And he did what any prudent president would do. And the Democrats and the Republicans alike supported him. And now all of a sudden they're going the other way.

HANNITY: Here's the question.

BURTON: I don't understand it.

HANNITY: Are we — and just give me a yes or no and you can expand later — yes or no, is the world better off with Saddam captured, and Uday and Qusay dead, yes or no?

BURTON: Yes, yes, yes.

HANNITY: Congressman Meeks?

MEEKS: I think that Saddam Hussein...

HANNITY: Better off, yes or no?

MEEKS: Are we safer in America as a result of Saddam Hussein...

HANNITY: No, no. Is the world better — are we better off...

(CROSSTALK)

ALAN COLMES, CO-HOST: The question is whether it's the right policy or not.

(CROSSTALK)

COLMES: The policy that got us there.

Let me, Dan Burton, let me go to you.

(CROSSTALK)

COLMES: The fact of the matter is, Dan Burton, is that even Pat Roberts, head of the Senate Intelligence Committee, said to Chris Wallace on "FOX News Sunday" that the president doesn't see the same intelligence — Congress doesn't see the same intelligence the president sees.

The people like John Kerry and all of those Democrats were basing their view on information that turned out not to be true because they were not seeing the same information. That's the answer to that question.

BURTON: Alan, what you're inferring is that the president of the United States got intelligence information and lied to the Congress of the United States, to the House and Senate.

COLMES: Or he got bad information. One or the other.

BURTON: And the fact of the matter is: The president did not lie. Tony Blair, the prime minister of England, did not lie. The information they got from MI-9, and MI-5, and our intelligence people was accurate, as far as they knew. And they...

COLMES: Well, they got bad information, because it turned out not to be true that what they said — there were no WMDs, there was no link to Al Qaeda, they were not reconstituting nuclear weapons, as Cheney said on "Meet the Press." Those things turned out not to be true.

BURTON: Alan, the president did what he thought was accurate and right at the time. And if you were the president, you would have done the same thing, and so would have John Kerry.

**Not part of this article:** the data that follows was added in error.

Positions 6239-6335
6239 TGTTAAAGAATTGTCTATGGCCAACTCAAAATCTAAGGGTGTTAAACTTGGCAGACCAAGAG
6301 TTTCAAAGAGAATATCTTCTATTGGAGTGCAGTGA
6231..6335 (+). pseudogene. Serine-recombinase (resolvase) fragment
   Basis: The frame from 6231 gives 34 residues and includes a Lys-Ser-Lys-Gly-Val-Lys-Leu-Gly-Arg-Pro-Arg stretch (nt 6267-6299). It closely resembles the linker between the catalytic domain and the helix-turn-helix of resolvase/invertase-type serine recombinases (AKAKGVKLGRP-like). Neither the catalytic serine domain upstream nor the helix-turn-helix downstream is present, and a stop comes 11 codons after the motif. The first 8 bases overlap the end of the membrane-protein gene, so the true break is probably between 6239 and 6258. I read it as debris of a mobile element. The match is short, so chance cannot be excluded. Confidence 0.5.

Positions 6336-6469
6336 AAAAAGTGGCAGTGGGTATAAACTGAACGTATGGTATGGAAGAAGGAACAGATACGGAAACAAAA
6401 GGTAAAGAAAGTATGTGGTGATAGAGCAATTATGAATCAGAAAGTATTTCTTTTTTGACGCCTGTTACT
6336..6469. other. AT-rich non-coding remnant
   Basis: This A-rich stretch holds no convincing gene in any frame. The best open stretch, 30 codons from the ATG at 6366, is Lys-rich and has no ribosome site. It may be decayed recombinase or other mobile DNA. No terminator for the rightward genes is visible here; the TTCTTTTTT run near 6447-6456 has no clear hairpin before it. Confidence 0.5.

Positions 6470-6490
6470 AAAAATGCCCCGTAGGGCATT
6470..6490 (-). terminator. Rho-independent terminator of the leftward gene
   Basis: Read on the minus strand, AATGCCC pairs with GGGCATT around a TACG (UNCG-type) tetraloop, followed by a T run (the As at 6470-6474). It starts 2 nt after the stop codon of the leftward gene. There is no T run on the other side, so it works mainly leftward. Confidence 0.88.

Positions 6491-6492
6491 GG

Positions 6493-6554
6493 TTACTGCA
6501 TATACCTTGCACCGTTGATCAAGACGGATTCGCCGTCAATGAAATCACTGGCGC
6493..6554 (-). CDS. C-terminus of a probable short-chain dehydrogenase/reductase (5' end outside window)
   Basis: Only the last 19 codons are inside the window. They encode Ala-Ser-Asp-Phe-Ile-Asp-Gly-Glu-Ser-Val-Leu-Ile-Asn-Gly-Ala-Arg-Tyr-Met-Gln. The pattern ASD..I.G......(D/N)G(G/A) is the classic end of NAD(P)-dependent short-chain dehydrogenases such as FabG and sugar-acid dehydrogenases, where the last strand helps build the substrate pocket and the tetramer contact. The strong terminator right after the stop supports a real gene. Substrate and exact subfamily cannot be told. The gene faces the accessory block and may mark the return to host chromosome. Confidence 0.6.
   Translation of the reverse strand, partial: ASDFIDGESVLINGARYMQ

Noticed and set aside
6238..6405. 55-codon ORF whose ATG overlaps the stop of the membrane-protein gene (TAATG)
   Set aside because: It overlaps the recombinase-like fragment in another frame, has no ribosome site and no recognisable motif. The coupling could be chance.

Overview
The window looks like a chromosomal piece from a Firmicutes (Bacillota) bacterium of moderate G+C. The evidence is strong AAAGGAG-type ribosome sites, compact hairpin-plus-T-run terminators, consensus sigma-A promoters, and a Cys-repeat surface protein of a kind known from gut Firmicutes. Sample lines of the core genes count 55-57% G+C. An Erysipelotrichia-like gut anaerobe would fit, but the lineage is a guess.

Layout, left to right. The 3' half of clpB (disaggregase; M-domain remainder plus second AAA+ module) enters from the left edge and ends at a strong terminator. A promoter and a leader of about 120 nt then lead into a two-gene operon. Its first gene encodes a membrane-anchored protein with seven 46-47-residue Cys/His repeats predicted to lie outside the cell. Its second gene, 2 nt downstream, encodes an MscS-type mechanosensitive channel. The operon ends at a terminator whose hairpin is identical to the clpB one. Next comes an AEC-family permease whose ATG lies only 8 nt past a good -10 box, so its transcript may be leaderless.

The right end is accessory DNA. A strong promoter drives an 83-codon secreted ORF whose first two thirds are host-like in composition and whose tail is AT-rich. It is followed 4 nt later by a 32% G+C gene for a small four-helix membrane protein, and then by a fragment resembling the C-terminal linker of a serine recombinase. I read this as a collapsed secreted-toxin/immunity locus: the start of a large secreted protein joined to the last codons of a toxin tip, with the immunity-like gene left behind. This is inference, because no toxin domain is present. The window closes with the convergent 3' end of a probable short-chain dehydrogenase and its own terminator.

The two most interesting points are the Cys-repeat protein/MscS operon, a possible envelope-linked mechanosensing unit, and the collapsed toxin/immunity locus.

COLMES: No, I would not have. No, I would not have.

BURTON: Of course you would have.

COLMES: Let me also show you what a bunch of Republicans have said in the wake of John Murtha's comment. I want to get your response to whether or not...

BURTON: Well, what about [Rep.] Sam Johnson. Sam Johnson's the most decorated Vietnam veteran in the House, and nobody's even quoting him. Did you quote his speech?

COLMES: Well, I'm quoting John Murtha, because he's been the one in the news. and I want to get your response to what Republicans have said in the wake of John Murtha's comments and response to him. Let's roll the tape.

BURTON: Sure.

(BEGIN VIDEO CLIP)

REP. GEOFF DAVIS (R), GEORGIA: The liberal leadership have put politics ahead of sound fiscal and national security policy. And what they have done is cooperated with our enemies and are emboldening our enemies.

REP. JACK KINGSTON (R), GEORGIA: His party has now been taken over by Michael Moore, and Cindy Sheehan, and the radical, extremist left who don't like George Bush so much that now they're going to put danger to our troops by siding with the terrorists, that it is time for an immediate pullout.

REP. DAVID DREIER (R), CALIFORNIA: I believe that it would be an absolute mistake and a real insult to the lives that have been lost.

REP. JOHN CARTER (R), TEXAS: The soldiers that are going to war on behalf of this country are the best people on Earth, and they do not deserve to have people bail out on them and take the cowardly way out and say, "We're going to surrender."

(END VIDEO CLIP)

COLMES: Can you believe that? "Surrender," "cowardly way out," "siding with the terrorists," "cooperating with our enemies," "emboldening our enemies," is the rhetoric you're proud of, that your party is directing toward Democrats?

BURTON: Hey, the rhetoric got very hot on both sides, Alan, so let's just not point at one and not the other.

COLMES: This is what you're saying to Murtha.

BURTON: But the fact of the matter is: I like John Murtha. I've known him for a long, long time. I think he's wrong. I think the approach that he's talking about is wrong. And I think it would be capitulation to the terrorists. And I think it would embolden them to further their terrorist objectives around the world.

So I like John Murtha; I don't think he's right in this case.

COLMES: Greg Meeks, Dick Cheney said we know Saddam's resolute as ever to acquire nuclear weapons. He said, for sure, in fact, with absolute certainly Hussein was buying equipment to build a nuclear weapon. He said he's reconstituting his program.

All of it turned out not to be true.

MEEKS: None of it was true. And the information and how it was presented to members of the Congress, both the Senate and the House, was determined before it was presented to them. By who? By the administration.

HANNITY: We've got to run.

MEEKS: And I wonder if Dan — you know, if he knows now — if he knew then what he knows now, how he would have voted on this.

HANNITY: Yes.

BURTON: Yes, I would have voted to get rid of Saddam Hussein.

HANNITY: I would have voted yes.

BURTON: I think he was a threat all the way.

HANNITY: We're better, and safer, and more secure.

MEEKS: And the American people...

HANNITY: And the winds of freedom are blowing...

MEEKS: The American people are not safer.

HANNITY: ... in spite of the Democrats.

HANNITY: Thank you.